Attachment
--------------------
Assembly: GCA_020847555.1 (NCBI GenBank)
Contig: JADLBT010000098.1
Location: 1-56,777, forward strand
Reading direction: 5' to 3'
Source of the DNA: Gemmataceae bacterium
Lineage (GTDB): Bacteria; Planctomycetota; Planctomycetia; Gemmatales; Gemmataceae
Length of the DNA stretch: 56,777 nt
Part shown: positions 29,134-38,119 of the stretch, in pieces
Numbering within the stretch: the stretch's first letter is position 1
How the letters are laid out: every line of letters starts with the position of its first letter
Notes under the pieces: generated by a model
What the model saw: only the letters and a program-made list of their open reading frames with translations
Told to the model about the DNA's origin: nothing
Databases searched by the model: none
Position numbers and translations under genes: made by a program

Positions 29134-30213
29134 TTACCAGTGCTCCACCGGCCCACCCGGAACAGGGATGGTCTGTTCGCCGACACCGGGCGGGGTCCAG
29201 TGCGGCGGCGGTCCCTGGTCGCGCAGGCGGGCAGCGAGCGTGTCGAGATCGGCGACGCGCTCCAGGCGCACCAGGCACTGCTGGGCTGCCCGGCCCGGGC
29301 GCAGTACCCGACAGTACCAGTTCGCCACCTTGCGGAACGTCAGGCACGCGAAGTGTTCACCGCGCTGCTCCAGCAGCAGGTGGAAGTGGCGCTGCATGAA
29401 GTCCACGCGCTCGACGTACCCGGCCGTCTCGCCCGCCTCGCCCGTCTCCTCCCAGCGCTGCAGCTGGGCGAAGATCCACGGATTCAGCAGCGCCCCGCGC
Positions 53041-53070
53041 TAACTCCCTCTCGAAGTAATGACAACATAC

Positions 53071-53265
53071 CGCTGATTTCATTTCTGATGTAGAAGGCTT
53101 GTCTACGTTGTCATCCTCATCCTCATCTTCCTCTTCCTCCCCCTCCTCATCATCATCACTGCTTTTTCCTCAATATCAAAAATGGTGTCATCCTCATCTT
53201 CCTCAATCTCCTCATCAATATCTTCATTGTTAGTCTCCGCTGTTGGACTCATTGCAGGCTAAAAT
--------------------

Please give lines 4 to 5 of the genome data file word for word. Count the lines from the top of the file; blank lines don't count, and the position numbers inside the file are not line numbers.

Reading direction: 5' to 3'
Source of the DNA: Gemmataceae bacterium